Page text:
Banks are being challenged as developers find new ways to fund building projects. Sharon Dale reports.
Alternative ways of funding developments are moving into the mainstream thanks to the difficulties in getting bank funding.
Small to medium sized house builders have been especially hard hit by conventional lenders who refuse loans or place restrictive conditions that
blight the progress of projects.
The success of York-based Helmsley Group is partly because its developments are privately funded by a string of uber-rich individuals.
Peer-to-peer lending is also proliferating. LendInvest is one of the fastest-growing alternative finance companies in the country and specialises in property funding. Since its launch in 2008, individuals and institutions looking for a return have invested almost £1 billion in loans to borrowers who
have bought, built or renovated over 2,700 properties in the UK.
Over in Sheffield, six new affordable homes are being built thanks to CrowditBuildit, an equity-based crowdfunded project. It was supported by Sheffield City Council, which identified a suitable site: a small parcel of brownfield land at Merton Lane, Wincobank, near Meadowhall, that it had struggled to sell. The two-bedroom semi-detached properties, due to be finished by October, are now on sale for £117,500, which is 11.5 per cent below market value. To stop
speculators, there is a resale clause. They can only sell for 80 per cent of the market value in the first year of ownership and 90 per cent in the second
year. At the end of the third year they can sell for the full market value by which time there will be ready-made equity in the property, giving the owners a sizeable deposit for their next home if they want to move.
CrowditBuildit founders, custom-build expert Yan Lewandowski and former university lecturer John Paul Kawalek, came up with the idea after debating the housing crisis and the need for more affordable homes. They are now planning to roll the business model out across the country.
The concept involves finding parcels of brownfield land and gaining planning permission. Once permission is granted, crowd funding begins to fund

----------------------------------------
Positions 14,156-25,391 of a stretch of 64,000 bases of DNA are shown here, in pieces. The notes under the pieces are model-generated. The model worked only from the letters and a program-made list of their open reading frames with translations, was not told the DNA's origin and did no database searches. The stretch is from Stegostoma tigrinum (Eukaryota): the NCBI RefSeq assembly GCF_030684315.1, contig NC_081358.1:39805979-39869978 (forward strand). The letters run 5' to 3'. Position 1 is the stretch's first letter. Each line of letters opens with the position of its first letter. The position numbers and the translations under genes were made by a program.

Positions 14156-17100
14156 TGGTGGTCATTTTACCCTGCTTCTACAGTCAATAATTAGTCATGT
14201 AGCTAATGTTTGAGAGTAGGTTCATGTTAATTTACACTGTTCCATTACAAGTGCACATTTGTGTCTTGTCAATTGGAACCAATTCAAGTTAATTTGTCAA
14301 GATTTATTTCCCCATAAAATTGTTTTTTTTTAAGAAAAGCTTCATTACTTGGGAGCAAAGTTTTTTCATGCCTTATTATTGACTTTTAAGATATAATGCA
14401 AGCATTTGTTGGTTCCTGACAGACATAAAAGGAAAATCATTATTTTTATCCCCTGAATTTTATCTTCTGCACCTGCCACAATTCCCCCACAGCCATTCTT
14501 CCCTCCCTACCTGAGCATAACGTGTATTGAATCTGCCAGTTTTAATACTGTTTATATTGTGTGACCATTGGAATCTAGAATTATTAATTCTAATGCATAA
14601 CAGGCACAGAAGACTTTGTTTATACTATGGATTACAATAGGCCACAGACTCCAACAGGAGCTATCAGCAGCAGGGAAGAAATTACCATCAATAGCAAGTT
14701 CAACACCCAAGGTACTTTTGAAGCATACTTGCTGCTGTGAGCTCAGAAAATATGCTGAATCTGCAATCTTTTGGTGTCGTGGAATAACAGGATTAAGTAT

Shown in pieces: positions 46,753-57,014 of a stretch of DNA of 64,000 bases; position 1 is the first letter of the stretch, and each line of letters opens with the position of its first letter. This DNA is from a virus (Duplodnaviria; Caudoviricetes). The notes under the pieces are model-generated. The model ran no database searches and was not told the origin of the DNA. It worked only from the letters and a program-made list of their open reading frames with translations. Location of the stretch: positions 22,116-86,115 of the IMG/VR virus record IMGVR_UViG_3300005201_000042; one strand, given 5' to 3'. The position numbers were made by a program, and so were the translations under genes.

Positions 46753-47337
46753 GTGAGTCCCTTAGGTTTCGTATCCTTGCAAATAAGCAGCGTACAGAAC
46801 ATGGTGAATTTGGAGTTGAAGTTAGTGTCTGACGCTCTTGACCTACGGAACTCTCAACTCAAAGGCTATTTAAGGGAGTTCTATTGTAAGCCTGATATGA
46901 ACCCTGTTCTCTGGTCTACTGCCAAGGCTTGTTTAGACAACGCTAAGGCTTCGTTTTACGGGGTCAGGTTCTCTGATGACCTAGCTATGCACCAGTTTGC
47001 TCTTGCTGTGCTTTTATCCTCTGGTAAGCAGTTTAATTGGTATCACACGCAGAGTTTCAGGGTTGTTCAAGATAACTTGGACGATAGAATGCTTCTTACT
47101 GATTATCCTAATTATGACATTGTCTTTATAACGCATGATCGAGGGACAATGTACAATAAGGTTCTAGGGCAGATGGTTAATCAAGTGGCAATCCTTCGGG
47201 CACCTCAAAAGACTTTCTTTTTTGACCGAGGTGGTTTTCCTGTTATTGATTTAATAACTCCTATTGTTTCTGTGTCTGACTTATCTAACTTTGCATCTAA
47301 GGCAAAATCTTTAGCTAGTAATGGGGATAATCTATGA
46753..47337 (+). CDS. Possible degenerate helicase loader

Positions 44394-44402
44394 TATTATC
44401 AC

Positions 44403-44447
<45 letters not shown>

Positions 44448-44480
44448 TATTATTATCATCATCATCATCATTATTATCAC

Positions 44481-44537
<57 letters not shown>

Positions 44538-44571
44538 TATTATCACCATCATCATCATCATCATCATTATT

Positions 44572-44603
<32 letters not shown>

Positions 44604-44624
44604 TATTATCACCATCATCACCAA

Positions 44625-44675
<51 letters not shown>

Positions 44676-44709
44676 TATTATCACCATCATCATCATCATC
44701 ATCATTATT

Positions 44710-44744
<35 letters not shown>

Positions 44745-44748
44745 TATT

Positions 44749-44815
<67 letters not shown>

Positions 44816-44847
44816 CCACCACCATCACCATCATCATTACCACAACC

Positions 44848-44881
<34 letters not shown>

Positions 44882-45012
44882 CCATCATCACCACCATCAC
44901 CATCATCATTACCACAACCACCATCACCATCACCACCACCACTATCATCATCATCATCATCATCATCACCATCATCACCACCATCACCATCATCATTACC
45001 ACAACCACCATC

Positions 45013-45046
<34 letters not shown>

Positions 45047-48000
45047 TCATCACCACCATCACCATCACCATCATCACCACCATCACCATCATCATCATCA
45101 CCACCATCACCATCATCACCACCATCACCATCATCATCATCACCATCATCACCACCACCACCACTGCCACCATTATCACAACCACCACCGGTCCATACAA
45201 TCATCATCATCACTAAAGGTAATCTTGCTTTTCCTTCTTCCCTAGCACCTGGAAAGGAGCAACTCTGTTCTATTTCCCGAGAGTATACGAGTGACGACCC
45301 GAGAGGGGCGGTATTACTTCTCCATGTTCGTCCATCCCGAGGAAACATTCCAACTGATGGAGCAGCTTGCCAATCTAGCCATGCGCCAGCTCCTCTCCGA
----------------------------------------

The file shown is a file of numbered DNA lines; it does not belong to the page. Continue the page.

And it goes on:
Its profit margins are lower than a conventional developer and, as a custom builder offering buyers a degree of choice in the design of their home, it is exempt from paying a community infrastructure levy. “That’s how we are able to cut costs and make the properties affordable,” says John. “The building element of the project can last as little as four to six months for a small site and the objective is to pay back investors within one year from the point of draw-down.”
One of the major benefits of crowdfunding is having the land and development costs upfront. Yan says: “Bank loans can be problematic as finance are released in stages as construction progresses and that doesn’t always align with ordering materials and hiring contractors.”
To ensure compliance with the Financial Conduct Authority and to make the venture secure for investors, CrowditBuildit spent 18 months devising
a sophisticated legal framework, managed by Wosskow Brown solicitors. It allows an investor to take a share of the asset during the development phase. Investor cash is held in a secure escrow account, managed by an independent security trustee, Gibson Booth accountants.
There was no shortage of investors for the Sheffield project, which has a projected return of 8.5 per cent.
“There are a few examples of build to-rent property projects that have been crowdfunded but they are loan-based. This equity-based way of doing it is new,” says John.
CrowditBuildit has already identified new sites and partnerships with landowners.
John says: “Getting the legal structure in place took a lot of effort but what we have now is a template for future builds. The banking system doesn’t work for small developments like this but crowdfunding does. It’s already happening in the United States and I think the UK will follow that lead.”
*www.crowditbuildit.com. The houses are for sale with Reeds Rains, tel: 0114 245 5299.